I may be graduating in two months, but Wilmington College will always be my home, and for that I am forever grateful. Thank you to everyone who has been a part of my journey. I truly could not have accomplished everything I have without the amazing faculty, staff and administration at Wilmington College.
Emma Marks Interviewed by Sirius/XM Radio News
As Emma C. Marks waited in the plush lobby outside Sirius/XM radio’s Washington, D.C., studio in mid-March, it fleetingly came to mind how far she has come in three years — from a high school senior in York, Pa., to the subject of a national news program.
The thought was only “fleetingly” present because she quickly found herself wearing headphones and speaking into a microphone while engaged in rapt conversation with host Chris Frates on Sirius/XM News & Issues channel’s Politics Inside Out.
The Wilmington College junior was in the Nation’s Capital as the leader of WC’s 26-student contingent participating in the Friends Committee on National Legislation’s annual Spring Lobby Weekend. The three-day activity attracts college students from around the country to learn from experts about the year’s topic — immigration reform in 2018 — and the art of lobbying, and then actually lobbying their elected officials.
Three Wilmington College students and three alumni will be spent a week in Rabat, Morocco, to participate in the Model Arab League, a program that informs young leaders about international issues and creates a greater awareness of the Arab world and its people.
At the convocation of students from around the world, each student represented a particular country and stood on a council related to affairs such as environment, politics and economics. The structure is comparable to the popular Model United Nations, but it instead focuses only on the 22 member-states that comprise the League of Arab States.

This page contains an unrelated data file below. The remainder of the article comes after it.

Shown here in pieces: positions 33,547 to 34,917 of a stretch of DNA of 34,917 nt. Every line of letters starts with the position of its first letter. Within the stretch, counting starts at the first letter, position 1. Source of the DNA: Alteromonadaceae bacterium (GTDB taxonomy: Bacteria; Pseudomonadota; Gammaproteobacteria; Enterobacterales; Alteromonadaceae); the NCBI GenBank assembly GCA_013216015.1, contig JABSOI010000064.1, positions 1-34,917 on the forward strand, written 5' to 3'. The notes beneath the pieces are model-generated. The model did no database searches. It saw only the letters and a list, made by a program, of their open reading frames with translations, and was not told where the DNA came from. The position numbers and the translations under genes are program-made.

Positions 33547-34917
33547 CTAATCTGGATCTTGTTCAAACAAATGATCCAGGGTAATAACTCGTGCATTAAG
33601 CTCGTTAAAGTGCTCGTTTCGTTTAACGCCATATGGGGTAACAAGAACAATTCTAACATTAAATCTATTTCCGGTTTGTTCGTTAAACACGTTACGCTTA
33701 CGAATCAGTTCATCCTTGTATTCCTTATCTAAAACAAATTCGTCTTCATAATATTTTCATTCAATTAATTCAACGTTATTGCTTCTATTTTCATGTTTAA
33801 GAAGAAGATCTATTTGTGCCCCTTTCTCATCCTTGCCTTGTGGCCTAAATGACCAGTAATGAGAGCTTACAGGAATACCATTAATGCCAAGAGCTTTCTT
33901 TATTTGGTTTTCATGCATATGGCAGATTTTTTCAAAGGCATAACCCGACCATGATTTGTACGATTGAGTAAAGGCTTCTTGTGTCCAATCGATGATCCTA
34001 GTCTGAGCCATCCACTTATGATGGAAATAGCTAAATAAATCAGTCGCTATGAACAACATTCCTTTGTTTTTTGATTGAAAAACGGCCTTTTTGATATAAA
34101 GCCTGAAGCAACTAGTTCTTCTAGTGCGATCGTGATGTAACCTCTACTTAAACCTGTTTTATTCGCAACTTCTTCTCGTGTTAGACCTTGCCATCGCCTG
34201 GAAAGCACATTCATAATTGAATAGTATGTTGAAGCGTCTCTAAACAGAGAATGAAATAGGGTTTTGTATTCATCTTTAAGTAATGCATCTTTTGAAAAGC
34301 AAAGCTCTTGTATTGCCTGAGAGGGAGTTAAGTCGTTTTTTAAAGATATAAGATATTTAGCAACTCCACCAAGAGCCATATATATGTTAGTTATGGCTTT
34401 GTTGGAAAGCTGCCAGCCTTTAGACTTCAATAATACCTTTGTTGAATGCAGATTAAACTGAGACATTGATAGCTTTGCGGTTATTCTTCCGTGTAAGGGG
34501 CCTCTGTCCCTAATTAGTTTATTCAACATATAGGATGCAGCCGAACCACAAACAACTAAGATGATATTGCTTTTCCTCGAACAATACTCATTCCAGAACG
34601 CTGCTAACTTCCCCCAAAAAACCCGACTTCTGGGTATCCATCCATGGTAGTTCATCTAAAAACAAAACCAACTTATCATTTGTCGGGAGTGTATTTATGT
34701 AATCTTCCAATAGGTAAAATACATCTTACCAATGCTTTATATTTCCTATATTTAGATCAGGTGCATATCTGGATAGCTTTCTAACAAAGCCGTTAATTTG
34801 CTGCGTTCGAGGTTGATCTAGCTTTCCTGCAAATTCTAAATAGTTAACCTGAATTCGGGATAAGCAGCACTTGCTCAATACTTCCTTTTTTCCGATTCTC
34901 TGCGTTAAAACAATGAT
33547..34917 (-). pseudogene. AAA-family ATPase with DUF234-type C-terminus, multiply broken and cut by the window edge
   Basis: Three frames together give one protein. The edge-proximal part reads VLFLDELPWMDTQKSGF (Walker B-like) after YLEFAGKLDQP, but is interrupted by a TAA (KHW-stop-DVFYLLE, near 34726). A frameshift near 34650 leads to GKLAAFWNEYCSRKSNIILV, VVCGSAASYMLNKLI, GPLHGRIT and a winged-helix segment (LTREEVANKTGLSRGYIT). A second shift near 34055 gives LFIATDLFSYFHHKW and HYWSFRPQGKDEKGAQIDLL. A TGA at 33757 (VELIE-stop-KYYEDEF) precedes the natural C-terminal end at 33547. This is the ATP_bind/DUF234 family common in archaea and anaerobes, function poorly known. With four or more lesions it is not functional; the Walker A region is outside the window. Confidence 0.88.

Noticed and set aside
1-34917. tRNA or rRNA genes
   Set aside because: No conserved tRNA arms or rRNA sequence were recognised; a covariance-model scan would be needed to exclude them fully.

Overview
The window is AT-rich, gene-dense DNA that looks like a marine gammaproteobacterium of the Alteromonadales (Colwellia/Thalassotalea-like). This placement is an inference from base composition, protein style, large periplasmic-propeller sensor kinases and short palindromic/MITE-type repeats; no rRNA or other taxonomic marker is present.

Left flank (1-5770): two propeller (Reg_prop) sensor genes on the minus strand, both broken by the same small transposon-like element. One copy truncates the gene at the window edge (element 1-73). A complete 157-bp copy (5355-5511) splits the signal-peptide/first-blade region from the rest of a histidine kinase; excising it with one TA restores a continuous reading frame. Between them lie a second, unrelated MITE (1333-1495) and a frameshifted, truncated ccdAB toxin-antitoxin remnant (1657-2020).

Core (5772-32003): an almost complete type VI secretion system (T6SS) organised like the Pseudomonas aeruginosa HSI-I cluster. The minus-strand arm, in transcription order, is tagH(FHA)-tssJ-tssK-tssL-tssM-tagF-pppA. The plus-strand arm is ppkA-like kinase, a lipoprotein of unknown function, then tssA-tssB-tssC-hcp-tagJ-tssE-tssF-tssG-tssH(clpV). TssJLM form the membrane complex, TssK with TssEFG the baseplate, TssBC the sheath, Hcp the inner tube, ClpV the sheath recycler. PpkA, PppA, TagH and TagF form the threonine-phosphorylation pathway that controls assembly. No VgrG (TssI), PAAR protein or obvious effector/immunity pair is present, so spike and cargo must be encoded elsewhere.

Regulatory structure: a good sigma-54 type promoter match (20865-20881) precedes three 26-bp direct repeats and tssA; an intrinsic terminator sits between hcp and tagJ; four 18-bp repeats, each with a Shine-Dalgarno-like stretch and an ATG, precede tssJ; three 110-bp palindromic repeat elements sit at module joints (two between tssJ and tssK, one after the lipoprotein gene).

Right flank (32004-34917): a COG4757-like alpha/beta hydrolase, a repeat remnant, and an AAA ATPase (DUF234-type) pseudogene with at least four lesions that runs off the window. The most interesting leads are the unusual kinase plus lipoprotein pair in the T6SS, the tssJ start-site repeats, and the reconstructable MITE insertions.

Every spring, students from a variety of backgrounds venture to the heart-stirring city, otherwise known as Washington D.C.. On this journey, the Friends Committee on National Legislation (FCNL) teaches young adults how to lobby their representatives using moral arguments and cold hard facts.
Emma Marks, a Political Science and Agricultural Communications double major, organized a trip for twenty-five Wilmington College students. When asked why she wanted to participate in Spring Lobby Weekend Emma conveyed, “I started attending Spring Lobby Weekend because I thought it was crucial to translate my beliefs into action.”
“The global summit, over four class periods, works so well for getting things across,” Snarr said. “Students have to learn the material, but it’s not like for a test, which is over in an hour and is only between them and me. With the summit, their peers also see them and they depend on each other — as coalitions and alliances are dependent upon multiple partners.”
Read the letter published in the Columbus Dispatch by Senior Political Science student Emma M. and Professor Michael Snarr urging Congress to block arms sales to Saudi Arabia.